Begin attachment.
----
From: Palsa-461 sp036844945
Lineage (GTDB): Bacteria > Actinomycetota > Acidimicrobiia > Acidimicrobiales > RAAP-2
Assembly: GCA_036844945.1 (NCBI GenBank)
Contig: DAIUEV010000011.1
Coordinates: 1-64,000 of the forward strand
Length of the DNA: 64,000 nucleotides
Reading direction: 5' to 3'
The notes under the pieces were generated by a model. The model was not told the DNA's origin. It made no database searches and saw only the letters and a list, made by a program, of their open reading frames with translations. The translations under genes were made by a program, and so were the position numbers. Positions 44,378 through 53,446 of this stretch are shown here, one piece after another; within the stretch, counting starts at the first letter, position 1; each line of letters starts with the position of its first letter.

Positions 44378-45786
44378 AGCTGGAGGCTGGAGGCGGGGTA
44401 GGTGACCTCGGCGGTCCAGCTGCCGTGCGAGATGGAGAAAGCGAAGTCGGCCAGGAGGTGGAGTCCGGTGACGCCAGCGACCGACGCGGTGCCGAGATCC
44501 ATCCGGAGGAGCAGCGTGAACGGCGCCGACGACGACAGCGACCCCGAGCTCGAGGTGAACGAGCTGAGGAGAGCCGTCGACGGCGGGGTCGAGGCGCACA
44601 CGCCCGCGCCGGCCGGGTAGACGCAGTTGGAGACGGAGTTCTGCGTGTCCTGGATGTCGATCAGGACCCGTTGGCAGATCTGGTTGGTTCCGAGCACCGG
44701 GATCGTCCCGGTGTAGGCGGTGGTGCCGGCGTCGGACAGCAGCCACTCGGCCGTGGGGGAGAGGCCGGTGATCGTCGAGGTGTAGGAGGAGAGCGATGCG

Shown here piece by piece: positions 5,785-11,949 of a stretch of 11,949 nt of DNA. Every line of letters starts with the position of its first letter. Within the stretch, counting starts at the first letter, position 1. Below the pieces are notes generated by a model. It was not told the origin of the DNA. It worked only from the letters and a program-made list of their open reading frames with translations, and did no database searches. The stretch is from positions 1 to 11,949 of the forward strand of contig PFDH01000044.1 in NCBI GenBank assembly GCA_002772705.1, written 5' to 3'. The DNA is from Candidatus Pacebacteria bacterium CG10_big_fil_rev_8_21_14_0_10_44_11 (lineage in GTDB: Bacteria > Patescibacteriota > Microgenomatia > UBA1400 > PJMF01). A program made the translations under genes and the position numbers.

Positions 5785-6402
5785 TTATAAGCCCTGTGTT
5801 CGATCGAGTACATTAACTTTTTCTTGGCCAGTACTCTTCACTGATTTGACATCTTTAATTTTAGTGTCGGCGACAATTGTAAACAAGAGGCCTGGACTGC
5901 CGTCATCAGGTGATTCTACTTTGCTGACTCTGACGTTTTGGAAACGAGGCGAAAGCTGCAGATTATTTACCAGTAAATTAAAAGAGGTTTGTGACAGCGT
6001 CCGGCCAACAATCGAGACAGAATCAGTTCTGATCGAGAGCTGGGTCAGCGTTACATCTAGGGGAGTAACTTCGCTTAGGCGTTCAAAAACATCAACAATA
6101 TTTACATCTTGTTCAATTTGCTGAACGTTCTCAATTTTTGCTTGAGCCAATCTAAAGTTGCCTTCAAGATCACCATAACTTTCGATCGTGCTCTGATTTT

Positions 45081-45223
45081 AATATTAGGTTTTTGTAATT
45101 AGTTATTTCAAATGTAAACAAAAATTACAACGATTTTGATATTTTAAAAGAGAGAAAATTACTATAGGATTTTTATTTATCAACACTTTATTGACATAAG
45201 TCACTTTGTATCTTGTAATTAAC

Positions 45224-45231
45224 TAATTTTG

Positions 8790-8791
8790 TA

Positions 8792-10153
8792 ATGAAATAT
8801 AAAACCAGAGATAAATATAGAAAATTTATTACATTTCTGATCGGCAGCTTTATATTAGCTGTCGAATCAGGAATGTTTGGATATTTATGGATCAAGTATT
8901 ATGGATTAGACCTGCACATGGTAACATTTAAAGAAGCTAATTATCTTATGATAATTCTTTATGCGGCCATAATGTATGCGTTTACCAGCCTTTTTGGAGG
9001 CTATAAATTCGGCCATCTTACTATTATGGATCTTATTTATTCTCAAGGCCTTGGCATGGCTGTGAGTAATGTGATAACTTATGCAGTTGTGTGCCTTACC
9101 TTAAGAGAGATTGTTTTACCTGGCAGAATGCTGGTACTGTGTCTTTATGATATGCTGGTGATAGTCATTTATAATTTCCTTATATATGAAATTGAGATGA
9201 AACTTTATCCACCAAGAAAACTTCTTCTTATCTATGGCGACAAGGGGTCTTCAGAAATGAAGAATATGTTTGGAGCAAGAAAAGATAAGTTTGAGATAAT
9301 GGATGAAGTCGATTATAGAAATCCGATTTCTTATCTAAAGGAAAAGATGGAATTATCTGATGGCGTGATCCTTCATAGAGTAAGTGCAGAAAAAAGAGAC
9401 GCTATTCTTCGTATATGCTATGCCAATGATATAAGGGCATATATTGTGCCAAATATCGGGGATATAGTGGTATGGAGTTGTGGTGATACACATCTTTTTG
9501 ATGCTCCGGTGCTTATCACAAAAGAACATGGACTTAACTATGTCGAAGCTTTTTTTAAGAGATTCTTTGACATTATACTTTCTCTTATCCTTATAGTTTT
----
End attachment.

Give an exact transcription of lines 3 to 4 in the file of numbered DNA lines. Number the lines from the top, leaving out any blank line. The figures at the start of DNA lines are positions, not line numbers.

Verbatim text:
Assembly: GCA_036844945.1 (NCBI GenBank)
Contig: DAIUEV010000011.1